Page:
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Zac Efron Bros Out to Grow Up
Anne Helen Petersen | Buzzfeed
"The matinee idol is gone, replaced by the well-trod performance of American twentysomething masculinity."
Partners: The Massive, Brief Collaboration of Kurtzman and Orci
Matt Singer | The Dissolve
"In another era of moviemaking, Kurtzman and Orci’s obsession with the big picture at the expense of the finer points might have derailed their careers. But in the movie industry of the 21st century—where building a world is far more important than building a story—it’s propelled them into the upper echelon of Hollywood screenwriters."
Is Lorde’s Teen Dream Fairy Tale Over?
Tess Lynch | Grantland
"Lorde’s instincts rarely lead her astray, but by arguing against honest criticism, she showed her soft spot."
The Amazing Spider-Man 2: The Amazing Spoiler-FAQ
Rob Bricken | io9
"Why the holy hell is Felicia Hardy, a.k.a. the Black Cat, Harry Osborn's executive assistant in this movie? The same reason Gwen Stacy is a high school intern at Oscorp with access to the highest echelons of the company's files and data. Everyone has to work as Oscorp. Frankly, I'm surprised Aunt May isn't head of HR or something yet."
Harrison Ford and Han Solo Bury the Lightsaber
"How could the man who brought Han Solo to life misunderstand Han Solo so completely?"
Is It Worth It to Work It?
Ann Powers | NPR
"[Iggy Azalea, Lily Allen, and Sky Ferreira] share a preoccupation: All gain emotional punch by pointing to underlying stereotypes about African-Americans working—specifically African-American men."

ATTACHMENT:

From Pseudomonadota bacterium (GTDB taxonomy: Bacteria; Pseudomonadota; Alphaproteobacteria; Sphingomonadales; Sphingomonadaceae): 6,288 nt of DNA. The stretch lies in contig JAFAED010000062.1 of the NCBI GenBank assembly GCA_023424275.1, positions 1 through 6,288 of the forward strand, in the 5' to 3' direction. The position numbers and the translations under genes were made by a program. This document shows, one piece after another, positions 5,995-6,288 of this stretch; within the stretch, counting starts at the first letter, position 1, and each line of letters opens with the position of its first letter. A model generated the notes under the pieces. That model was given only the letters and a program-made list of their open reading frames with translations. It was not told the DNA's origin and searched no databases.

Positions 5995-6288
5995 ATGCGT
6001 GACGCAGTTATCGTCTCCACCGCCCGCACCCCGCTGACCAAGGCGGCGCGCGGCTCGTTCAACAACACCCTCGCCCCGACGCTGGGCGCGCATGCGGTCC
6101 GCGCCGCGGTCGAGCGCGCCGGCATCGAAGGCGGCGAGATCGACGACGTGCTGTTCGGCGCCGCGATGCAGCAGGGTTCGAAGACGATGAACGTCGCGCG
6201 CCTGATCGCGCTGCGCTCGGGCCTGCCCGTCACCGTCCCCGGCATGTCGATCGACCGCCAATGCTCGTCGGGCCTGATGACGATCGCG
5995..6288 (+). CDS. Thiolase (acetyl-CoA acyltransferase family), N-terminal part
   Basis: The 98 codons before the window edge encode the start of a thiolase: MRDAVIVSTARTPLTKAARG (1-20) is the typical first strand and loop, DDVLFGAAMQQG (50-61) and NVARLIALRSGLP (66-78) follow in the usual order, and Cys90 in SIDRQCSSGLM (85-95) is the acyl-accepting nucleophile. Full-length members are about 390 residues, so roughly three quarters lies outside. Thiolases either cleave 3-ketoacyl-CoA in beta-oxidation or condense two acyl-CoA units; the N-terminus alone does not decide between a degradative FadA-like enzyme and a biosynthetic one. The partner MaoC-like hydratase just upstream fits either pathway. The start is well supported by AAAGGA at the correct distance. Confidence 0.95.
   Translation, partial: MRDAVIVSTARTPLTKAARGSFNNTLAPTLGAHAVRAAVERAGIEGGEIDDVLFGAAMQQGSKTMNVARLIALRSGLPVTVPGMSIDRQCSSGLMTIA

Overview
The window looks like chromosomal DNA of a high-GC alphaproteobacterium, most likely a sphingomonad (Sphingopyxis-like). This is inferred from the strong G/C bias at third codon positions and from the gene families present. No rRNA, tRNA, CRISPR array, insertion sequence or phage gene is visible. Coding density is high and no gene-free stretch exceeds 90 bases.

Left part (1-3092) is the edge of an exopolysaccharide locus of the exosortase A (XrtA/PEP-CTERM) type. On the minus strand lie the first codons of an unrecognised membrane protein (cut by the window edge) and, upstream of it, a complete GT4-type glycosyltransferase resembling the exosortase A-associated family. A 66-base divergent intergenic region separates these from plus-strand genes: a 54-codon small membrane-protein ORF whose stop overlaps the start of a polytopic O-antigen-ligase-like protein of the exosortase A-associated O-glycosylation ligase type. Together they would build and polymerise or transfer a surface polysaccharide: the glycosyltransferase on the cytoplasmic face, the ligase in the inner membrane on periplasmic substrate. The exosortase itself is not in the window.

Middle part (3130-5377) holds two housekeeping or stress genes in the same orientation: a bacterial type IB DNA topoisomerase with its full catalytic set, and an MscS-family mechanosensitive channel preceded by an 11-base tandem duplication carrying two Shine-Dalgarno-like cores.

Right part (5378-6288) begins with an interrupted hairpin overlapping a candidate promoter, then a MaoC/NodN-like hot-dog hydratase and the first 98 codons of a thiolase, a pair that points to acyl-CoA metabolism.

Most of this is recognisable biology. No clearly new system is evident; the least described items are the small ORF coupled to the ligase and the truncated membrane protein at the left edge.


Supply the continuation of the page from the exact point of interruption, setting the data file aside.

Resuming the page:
Tina Belcher's Sexual Revolution
Gabrielle Moss | Bitch
"Tina walks the fine and confusing adolescent line between asserting one’s sexual agency and letting your hormones take control—a sexual life stage I've never before seen depicted quite like this on network TV. Tina isn't desperate, or looking for the love of a man to complete her. She's just horny. She's also plenty of other things: smart, funny, geeky."
Things Crashing Into Other Things: Or, My Superhero Movie Problem
Matt Zoller Seitz | RogerEbert.com
"The smaller an action scene is, the better the chance that it'll be genuinely exciting (the elevator dustup in the new 'Captain America' is the best recent example). The bigger the canvas, the more boringly typical the action becomes."
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